Policies emanating from Britain were shaped by little, if any, awareness of the complexities of societies on the African coast or in the islands, which are being revealed by current scholarship to which Zacek is making a distinguished contribution. Burke's Negro Code, the theme of chapter 7 of my book, is probably the most comprehensive attempt by a leading politician to examine the slave trade and the West Indian plantations in any depth, but it is marked by assumptions about Africans and even about Caribbean whites, which modern scholarship finds deeply flawed. My purpose is to enable the reader to understand these assumptions, which shaped Burke's responses to West Indian issues, not, as Zacek seems to wish that I had done, to write an informed alternative to them. The extent to which I deal with wider issues of Caribbean history has, of necessity in my view, to be limited to trying to give the reader some idea of the context for the activities of Burke's connections in Guadeloupe, Grenada, or St Vincent or of the specific issues with which he had to deal in Britain. To have attempted more, even if I had the competence to do so, would surely have made the book unmanageable and is likely to have driven to distraction many readers, who may find keeping up with complex developments, both in Britain and in certain specific islands, taxing enough. Even within these limits, it is not, incidentally, the case, as Zacek asserts, that readers will not 'hear a word' about Tacky's Revolt in Jamaica. To understand the issues behind the Jamaican slave duties, an issue with which Burke had to deal, the reader needs to be aware of planters' concerns about security after the revolt and is briefly told of them.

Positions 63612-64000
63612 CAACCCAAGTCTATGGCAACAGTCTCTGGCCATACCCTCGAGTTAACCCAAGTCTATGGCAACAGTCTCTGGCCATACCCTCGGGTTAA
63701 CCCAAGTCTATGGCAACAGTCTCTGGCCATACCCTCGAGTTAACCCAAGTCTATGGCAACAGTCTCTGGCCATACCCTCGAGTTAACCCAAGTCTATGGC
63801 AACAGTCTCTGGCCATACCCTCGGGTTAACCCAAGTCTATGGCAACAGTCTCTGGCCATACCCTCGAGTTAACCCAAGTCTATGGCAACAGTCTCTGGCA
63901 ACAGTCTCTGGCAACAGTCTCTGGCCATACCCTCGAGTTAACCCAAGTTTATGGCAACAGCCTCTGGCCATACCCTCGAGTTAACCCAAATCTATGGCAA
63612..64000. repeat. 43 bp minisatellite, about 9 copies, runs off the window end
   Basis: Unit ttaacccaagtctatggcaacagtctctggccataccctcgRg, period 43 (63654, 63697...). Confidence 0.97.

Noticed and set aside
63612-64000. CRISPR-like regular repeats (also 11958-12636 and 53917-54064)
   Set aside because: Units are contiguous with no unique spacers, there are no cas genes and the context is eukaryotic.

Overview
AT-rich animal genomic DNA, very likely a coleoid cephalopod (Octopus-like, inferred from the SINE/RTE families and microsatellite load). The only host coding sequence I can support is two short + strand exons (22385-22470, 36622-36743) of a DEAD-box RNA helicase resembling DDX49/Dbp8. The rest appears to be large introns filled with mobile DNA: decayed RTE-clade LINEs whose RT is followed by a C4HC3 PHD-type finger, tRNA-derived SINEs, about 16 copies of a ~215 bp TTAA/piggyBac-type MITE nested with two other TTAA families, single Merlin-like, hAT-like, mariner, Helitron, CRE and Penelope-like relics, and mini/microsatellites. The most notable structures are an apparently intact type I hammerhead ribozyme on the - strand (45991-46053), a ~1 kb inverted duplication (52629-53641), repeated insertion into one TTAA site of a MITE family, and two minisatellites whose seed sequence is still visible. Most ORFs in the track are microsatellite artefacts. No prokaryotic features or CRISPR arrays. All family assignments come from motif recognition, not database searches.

I would urge historians of West Indian societies not to be too quick to relegate studies of the imperial connection to the status of 'historiographical throwbacks'. Imperial policies mattered because, however much people at all levels in Caribbean societies might try to subvert them, and could sometimes succeed in doing so, they still provided the framework within which life in the islands was lived. Essentially, British policies aimed at maximising the output of staples, above all of sugar. To achieve this, British governments gave British West Indian sugar a virtual monopoly of the home market; did their best to maintain and even to increase the flow of enslaved Africans to the islands; tacitly permitted the colonial assemblies to enact and operate brutal slave codes; and provided in the forces of the crown the ultimate safeguard for the planter regimes. These policies were not seriously challenged until the 1790s. The purpose of this book is to try to explain why this was so through the study of a man whose liberal economic views and undoubted humanitarian concerns could, one might suppose, have led him to dissent from them to a much greater degree than he did.